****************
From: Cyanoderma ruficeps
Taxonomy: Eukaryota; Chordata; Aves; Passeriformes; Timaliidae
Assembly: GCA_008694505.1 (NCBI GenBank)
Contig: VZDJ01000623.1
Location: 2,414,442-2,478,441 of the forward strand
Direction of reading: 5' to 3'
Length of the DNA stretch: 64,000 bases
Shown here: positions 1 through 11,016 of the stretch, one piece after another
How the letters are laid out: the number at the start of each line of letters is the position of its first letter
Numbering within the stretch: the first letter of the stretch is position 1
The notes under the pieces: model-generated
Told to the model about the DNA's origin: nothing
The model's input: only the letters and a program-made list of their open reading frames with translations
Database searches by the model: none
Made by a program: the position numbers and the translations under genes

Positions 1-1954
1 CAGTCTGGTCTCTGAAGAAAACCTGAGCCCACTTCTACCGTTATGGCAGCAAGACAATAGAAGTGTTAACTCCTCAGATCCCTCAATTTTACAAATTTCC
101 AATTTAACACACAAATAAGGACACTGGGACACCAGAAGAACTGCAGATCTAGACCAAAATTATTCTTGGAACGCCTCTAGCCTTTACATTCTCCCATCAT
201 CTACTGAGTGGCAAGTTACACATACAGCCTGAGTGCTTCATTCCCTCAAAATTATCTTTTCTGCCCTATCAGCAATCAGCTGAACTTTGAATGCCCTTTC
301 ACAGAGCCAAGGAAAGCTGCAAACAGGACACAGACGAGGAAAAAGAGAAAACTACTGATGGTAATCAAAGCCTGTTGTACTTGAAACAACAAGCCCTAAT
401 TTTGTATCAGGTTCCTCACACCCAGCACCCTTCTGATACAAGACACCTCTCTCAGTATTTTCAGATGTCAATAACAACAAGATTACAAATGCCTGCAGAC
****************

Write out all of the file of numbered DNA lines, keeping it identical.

From: Cyanoderma ruficeps
Taxonomy: Eukaryota; Chordata; Aves; Passeriformes; Timaliidae
Assembly: GCA_008694505.1 (NCBI GenBank)
Contig: VZDJ01000623.1
Location: 2,414,442-2,478,441 of the forward strand
Direction of reading: 5' to 3'
Length of the DNA stretch: 64,000 bases
Shown here: positions 1 through 11,016 of the stretch, one piece after another
How the letters are laid out: the number at the start of each line of letters is the position of its first letter
Numbering within the stretch: the first letter of the stretch is position 1
The notes under the pieces: model-generated
Told to the model about the DNA's origin: nothing
The model's input: only the letters and a program-made list of their open reading frames with translations
Database searches by the model: none
Made by a program: the position numbers and the translations under genes

Positions 1-1954
1 CAGTCTGGTCTCTGAAGAAAACCTGAGCCCACTTCTACCGTTATGGCAGCAAGACAATAGAAGTGTTAACTCCTCAGATCCCTCAATTTTACAAATTTCC
101 AATTTAACACACAAATAAGGACACTGGGACACCAGAAGAACTGCAGATCTAGACCAAAATTATTCTTGGAACGCCTCTAGCCTTTACATTCTCCCATCAT
201 CTACTGAGTGGCAAGTTACACATACAGCCTGAGTGCTTCATTCCCTCAAAATTATCTTTTCTGCCCTATCAGCAATCAGCTGAACTTTGAATGCCCTTTC
301 ACAGAGCCAAGGAAAGCTGCAAACAGGACACAGACGAGGAAAAAGAGAAAACTACTGATGGTAATCAAAGCCTGTTGTACTTGAAACAACAAGCCCTAAT
401 TTTGTATCAGGTTCCTCACACCCAGCACCCTTCTGATACAAGACACCTCTCTCAGTATTTTCAGATGTCAATAACAACAAGATTACAAATGCCTGCAGAC